And I think that things are used fluently when they shouldn't be. But when fluent chaining, and again this is for the more advanced folks, folks who are a little bit newer, just fluid chaining means on your instance you can call one method after another, after another after another. So you'd say whatever car or whatever. Sandwich, arrow, add bread, arrow add peanut butter, arrow add jelly, arrow put together whatever. Basically imagine you're kind of like just constantly offering those things. You have to have each method return this so the arrow of that method can be called on the output of the previous one. And it is most helpful in my mind when you're taking something that is not established, it's not at the state it's going to be eventually and you're taking a multiple steps and when you're done, it's now going to be at that established point.

Matt Stauffer:
It's like data modification or whatever. And so I appreciate you saying that, Alena, because I think that that is one of the ways for me that functional programming ties in is because there's certain programming patterns in OOP that makes sense sometimes and not other ones. And we can see those parallels in there for them. So thank you.

Matt Stauffer:
And I know that I didn't give you prep on that. I was going to ask you that. You did great. So I could talk about that for half an hour, but I know we need to keep going. So let's talk a little bit about what gets people tripped up. What do you think the aspect of OOP is that takes folks the longest to learn or people are most likely to get caught up on, whether it's about length of time or not?

Alena Holligan:
Terminology.

Matt Stauffer:
Yeah.

Alena Holligan:
That to me is really the number one.

Matt Stauffer:
You're very consistent.

Alena Holligan:
Yeah. That's the number one thing that gets people tripped up. So while we're here so we can untrip people. Let's talk about those words that are used in object oriented a little bit.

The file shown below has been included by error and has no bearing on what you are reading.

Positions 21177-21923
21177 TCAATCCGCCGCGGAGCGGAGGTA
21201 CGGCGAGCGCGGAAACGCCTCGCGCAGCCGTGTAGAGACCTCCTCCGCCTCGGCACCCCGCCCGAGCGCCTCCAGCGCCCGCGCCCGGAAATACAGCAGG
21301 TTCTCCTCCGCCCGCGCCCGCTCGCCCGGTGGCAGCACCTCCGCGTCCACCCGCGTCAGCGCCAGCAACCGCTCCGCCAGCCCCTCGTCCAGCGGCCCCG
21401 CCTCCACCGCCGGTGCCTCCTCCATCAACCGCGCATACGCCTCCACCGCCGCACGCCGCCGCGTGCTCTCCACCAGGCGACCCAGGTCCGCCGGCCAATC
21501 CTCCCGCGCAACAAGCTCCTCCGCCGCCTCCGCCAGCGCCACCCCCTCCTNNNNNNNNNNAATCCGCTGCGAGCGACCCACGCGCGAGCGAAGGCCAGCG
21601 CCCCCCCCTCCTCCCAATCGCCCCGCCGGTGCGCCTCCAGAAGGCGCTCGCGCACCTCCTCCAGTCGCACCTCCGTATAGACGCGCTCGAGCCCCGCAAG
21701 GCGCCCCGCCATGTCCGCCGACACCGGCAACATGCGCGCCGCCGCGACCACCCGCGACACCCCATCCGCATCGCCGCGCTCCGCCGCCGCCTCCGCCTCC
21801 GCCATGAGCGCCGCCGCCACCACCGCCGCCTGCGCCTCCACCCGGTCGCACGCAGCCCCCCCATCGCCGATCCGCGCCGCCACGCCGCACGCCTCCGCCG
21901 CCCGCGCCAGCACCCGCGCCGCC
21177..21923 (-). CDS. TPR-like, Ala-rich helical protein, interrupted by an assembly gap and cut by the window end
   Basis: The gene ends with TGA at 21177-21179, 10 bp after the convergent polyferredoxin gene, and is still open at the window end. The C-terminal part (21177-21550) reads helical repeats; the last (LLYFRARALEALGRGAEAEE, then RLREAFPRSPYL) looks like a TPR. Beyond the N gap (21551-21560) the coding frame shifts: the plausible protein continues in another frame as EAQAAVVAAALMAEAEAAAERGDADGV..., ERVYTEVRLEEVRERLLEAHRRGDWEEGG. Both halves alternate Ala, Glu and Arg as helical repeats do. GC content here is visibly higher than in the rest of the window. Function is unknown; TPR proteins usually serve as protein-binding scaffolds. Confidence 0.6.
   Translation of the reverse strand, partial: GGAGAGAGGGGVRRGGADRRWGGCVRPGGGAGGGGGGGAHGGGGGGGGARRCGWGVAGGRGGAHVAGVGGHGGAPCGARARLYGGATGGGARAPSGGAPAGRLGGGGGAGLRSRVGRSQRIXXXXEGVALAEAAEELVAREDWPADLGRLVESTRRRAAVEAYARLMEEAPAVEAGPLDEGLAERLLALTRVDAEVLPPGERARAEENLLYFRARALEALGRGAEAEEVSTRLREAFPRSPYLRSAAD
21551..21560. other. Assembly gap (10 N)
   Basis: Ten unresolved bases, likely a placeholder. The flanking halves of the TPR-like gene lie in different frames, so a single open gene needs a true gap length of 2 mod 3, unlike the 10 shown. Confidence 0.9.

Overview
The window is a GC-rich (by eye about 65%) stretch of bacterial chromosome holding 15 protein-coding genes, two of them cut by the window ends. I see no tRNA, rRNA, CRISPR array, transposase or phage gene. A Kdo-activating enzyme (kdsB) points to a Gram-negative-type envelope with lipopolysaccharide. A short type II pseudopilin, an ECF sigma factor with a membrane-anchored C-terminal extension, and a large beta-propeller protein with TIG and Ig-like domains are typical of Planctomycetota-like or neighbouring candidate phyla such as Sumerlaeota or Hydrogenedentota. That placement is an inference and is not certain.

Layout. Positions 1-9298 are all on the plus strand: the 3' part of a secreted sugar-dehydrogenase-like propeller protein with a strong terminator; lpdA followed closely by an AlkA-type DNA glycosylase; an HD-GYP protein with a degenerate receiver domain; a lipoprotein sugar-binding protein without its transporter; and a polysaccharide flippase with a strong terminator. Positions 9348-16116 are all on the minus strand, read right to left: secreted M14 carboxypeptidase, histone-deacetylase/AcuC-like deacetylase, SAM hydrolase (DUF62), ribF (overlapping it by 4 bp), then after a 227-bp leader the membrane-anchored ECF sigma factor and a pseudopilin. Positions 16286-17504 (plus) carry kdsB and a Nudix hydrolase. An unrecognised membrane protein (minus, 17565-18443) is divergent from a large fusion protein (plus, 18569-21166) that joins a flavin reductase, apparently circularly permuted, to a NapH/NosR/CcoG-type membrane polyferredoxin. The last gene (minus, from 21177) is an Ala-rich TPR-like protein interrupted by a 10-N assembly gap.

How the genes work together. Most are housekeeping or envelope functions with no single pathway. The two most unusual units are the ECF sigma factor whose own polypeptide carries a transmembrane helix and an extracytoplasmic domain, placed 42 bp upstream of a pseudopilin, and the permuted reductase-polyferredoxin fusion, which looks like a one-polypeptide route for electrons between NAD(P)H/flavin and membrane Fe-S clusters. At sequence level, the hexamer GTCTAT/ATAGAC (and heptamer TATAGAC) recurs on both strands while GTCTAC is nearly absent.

Matt Stauffer:
Let's do it.

Alena Holligan:
Just because I think those are the things that really trip people up. They hear these words and they automatically just put on this. The wall comes up and they can't get beyond that because of all of a sudden they don't understand this. And so they can't look beyond it to understand what the other things that are said.

Alena Holligan:
Some of the words that we talk about in Object-Oriented Programming. We talked about the class a little bit already, which is your blueprint. And then, but other words that we talk about are things like encapsulation. All of the words in object oriented are not specific to programming. These are not programming concepts. These are world pro concepts. They're in all kinds of places in the world. So the idea of encapsulation is just like I was saying, an object, an object has your data and your functionality put together and that's the idea of encapsulation.

Alena Holligan:
It encapsulates both the data and the functionality of that data. That's what encapsulation really is. And so then we move on to abstraction. People talk about, well, abstract that away. I don't need to know that right now, abstract that. Abstraction, well, what's the idea of abstraction? The idea of abstraction. Again, it's this abstract concept that you talk about, not in programming. What are these abstract concepts? These are things that we talk about without being able to understand just like you get really existential about this. But it's those things that we don't have to understand how they work to talk about them. And that's the idea with objects. And that's what I've gone back to saying before, you need to know what goes in and what comes out.

Alena Holligan:
And that's how we can talk about it. Is the idea that what happens in that object, I don't care.

Matt Stauffer:
It's not defined yet or I may not know.

Alena Holligan: